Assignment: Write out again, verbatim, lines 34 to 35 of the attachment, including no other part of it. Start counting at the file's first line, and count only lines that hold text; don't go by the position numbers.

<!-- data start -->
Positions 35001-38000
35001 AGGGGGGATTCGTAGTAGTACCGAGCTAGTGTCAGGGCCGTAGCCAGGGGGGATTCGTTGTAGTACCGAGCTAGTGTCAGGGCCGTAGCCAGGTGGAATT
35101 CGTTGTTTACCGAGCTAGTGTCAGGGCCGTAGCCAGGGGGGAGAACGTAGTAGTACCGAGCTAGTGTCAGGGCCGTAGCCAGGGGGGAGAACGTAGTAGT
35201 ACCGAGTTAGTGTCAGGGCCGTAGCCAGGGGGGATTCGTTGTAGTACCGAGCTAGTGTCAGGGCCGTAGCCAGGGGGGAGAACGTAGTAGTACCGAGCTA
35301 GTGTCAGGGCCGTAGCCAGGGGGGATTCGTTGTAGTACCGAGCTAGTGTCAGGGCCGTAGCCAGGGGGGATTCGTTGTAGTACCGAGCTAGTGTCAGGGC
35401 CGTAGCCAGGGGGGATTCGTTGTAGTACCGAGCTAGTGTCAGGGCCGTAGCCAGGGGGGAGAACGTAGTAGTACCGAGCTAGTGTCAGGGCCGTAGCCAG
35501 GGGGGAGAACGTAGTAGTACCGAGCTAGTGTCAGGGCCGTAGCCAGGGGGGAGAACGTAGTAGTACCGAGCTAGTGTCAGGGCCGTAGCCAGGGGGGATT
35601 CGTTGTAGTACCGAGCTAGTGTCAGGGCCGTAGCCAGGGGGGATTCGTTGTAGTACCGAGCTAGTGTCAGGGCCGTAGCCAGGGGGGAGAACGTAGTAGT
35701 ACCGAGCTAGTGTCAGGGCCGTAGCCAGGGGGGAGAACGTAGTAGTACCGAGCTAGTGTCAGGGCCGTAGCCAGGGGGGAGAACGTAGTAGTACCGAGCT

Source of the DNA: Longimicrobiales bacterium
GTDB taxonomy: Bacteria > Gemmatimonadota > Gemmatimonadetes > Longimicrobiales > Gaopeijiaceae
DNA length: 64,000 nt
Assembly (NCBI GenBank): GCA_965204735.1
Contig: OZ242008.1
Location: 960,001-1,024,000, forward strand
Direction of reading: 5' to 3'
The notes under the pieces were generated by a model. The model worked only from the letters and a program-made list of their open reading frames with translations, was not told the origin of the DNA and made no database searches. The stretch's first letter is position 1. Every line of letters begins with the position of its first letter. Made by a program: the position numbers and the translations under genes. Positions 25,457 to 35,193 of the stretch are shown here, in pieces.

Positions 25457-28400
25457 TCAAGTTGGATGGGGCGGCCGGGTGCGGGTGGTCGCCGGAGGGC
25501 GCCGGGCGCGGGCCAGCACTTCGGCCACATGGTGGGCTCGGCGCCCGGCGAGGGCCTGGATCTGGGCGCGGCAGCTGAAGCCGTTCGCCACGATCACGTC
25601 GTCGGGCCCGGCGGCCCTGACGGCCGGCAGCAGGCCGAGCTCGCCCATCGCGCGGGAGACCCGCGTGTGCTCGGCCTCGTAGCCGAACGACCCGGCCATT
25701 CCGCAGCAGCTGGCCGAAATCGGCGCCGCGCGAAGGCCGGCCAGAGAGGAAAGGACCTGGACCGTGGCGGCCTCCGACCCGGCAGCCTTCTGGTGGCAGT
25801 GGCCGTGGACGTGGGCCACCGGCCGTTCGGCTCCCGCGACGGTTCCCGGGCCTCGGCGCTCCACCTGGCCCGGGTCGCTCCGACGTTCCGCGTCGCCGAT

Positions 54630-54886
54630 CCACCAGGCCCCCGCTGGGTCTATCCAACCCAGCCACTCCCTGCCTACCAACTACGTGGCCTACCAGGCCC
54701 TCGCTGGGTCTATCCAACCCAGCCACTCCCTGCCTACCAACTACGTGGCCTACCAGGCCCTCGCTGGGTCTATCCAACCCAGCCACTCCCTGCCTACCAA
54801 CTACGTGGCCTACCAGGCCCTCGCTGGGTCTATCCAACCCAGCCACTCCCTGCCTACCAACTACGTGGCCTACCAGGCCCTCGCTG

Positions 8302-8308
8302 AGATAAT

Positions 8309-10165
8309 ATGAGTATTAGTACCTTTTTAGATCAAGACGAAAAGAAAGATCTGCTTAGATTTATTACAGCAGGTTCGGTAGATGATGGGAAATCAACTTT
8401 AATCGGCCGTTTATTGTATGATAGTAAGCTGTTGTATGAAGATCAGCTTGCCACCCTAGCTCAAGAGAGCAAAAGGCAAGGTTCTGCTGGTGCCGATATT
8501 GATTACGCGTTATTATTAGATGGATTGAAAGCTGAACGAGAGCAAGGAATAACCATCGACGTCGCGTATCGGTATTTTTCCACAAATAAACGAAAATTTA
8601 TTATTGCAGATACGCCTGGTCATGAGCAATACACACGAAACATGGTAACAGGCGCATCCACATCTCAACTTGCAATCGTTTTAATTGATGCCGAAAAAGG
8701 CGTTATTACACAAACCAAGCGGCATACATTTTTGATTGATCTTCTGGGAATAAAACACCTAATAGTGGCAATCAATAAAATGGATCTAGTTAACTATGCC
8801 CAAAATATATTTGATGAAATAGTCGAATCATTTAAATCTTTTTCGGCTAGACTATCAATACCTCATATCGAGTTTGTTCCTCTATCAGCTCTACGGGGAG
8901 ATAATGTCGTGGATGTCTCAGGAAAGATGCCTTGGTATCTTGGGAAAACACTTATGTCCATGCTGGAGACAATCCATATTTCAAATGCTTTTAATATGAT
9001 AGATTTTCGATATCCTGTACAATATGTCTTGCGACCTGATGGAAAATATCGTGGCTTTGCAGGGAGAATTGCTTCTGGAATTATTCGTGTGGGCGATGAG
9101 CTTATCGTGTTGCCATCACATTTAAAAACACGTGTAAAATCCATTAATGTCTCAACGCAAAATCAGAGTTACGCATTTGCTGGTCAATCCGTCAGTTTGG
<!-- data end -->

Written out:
8601 TTATTGCAGATACGCCTGGTCATGAGCAATACACACGAAACATGGTAACAGGCGCATCCACATCTCAACTTGCAATCGTTTTAATTGATGCCGAAAAAGG
8701 CGTTATTACACAAACCAAGCGGCATACATTTTTGATTGATCTTCTGGGAATAAAACACCTAATAGTGGCAATCAATAAAATGGATCTAGTTAACTATGCC